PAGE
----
Monday, August 30, 2010

Medicine Meets Music History: What Killed Mozart?

On November 20th 1791 Wolfgang Amadeus Mozart became bed bound. He began to have swelling in his hands and feet. He became listless and began to have fever and vomiting. On December 4th, a group of friends came to perform parts of the Requiem for him. His condition worsened through the night. On December 5th Mozart died at age 35. (Sounds like an episode of House.) He was officially diagnosed by his physician as having had miliary fever (which is apparently a catch all diagnosis for a fever with a rash). His body was buried in a common grave. Soon after his death the speculation as to the exact cause began. A recent New York Times article delves into the medical mystery surrounding the death of Mozart. (The painting is “Mozart 1756-91 Sings His Requiem,” painted in 1882 by Thomas W. Shields.)

The New York Times article discusses an article published in Medical Problems of Performing Artists. They summarized the known theories and came up with 118 different ones. Mozart himself once thought he had been poisoned, so that has been one theory. Others include renal failure from various causes, bacterial endocarditis, and congestive heart failure. Medical malpractice even enters the picture. While Mozart was on his death bed, his physician was sent for at the theatre. He apparently responded that he would be there after the show. (The painting to the left is Hermann Kaulbach's 1872 oil painting "Mozart's last days".)

If you're hungry for more information on this medical mystery, you'll be pleased. A quick Google search revealed a Wikipedia page, an article in the Annals of Internal Medicine, and a Medscape article to name a few. I had no idea there was so much interest in this topic.

To me the bigger question is not what actually killed Mozart, but why so many people care so much. A lot of people have spent a lot of time trying to figure this out. One theory given by the article is that a large proportion of doctors play musical instruments. (Really? They don't cite any studies on this, just mention one doctor who does. Very scientific.) From the article: "The very idea that remarkable individuals who gave life so much beauty could be brought down by ordinary physical ailments, particularly diseases that are now easily treatable, is inherently fascinating. That perception makes people of genius seem closer to us."

I don't really agree that doctors are interested because they play musical instruments and want to feel closer to genius. I think it is more likely that many doctors and others of the medical community like a good mystery. (I met a doctor once who did years of extensive research on the assassination of JFK.) And this is a good medical mystery with actually quite a few first hand accounts that one can sink ones teeth into. We can guess all we want, but given the age of the mystery and the fact that there is no available body, it seems there will never be an answer. Maybe that's really why the medical community enjoys researching this. If we can never solve the mystery for sure, then you can't be wrong.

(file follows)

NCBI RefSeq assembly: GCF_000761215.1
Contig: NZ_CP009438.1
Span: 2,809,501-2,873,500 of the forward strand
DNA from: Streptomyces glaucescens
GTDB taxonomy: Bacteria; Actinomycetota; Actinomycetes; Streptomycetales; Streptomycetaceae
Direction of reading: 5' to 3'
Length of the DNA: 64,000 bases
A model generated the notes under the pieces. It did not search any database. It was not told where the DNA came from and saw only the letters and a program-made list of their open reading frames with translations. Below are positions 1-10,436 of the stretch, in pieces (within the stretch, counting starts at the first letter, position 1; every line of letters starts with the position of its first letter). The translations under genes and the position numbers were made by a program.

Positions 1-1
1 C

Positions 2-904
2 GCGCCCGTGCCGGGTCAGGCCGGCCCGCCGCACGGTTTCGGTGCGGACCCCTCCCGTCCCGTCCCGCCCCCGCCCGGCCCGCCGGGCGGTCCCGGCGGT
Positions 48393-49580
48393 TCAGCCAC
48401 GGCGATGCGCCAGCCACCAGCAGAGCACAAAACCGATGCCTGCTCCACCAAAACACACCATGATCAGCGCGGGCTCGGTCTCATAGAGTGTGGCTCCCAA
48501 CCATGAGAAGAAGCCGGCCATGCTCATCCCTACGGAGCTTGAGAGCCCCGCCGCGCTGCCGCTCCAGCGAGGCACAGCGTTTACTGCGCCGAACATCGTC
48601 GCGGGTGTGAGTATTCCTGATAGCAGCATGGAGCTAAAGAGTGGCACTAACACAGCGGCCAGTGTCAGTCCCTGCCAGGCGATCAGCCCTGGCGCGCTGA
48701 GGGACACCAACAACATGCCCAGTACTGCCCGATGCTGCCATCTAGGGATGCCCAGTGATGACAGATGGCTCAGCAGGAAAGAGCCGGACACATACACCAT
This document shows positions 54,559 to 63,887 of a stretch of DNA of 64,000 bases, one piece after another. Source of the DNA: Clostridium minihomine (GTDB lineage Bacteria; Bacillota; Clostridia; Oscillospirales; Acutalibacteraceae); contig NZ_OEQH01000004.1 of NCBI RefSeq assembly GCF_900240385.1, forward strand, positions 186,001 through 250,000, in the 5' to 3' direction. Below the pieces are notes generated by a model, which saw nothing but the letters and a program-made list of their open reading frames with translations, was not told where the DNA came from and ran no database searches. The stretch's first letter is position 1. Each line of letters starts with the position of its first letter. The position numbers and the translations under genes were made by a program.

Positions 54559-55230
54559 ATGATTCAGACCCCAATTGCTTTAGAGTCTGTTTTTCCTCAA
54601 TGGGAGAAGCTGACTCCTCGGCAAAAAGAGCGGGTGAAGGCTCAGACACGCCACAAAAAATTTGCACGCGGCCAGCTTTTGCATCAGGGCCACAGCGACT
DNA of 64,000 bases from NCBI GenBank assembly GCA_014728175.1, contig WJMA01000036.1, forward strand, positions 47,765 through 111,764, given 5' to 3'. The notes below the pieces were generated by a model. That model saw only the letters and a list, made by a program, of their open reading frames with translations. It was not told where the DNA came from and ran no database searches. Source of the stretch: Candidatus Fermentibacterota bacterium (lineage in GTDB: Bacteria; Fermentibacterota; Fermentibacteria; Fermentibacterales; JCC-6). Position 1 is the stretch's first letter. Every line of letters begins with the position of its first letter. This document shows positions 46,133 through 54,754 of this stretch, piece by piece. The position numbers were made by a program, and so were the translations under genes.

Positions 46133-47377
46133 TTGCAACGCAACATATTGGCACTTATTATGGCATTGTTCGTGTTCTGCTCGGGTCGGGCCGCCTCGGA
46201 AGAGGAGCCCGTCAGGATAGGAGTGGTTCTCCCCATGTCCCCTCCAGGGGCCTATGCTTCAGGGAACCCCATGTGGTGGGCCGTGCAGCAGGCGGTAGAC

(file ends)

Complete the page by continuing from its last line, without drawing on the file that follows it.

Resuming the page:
2 Responses to “Medicine Meets Music History: What Killed Mozart?”

Lyle Fettig, MD said...
December 11, 2010 at 11:34 AM

Here's yet another article on the topic of Mozart's death.

The question of why so many are so fascinated with Mozart's death is an interesting one. The idea that "so many physicians play musical instruments" as a reason seems too simplistic to me as well. I like your theory that we all just like a good mystery. To heighten interest more, I think psychologically, Mozart is one of those figures that is immortal....his music is an extension of his mind/body and has lived on through the ages with no sign (so far) that it will ever "die." There has to be something there psychologically which propels people to be more fascinated with the cause of his physical death because of this immortality. He's unlike most of us (who will be largely forgotten after a couple of generations) but how was he like us?

Christian Sinclair, MD said...
December 11, 2010 at 11:44 AM

I saw that BMJ article and forgot Amber had written this. Thanks for linking the two.

I agree with the theory of 'a good mystery' especially about historical figures. And i think there is an inertia at play here too. Once one person starts inquiring about the 'real' cause of death, then other people start asking more questions and coming up with their own conclusions.

Death certificates were only starting to be universally applied in the late 18th century.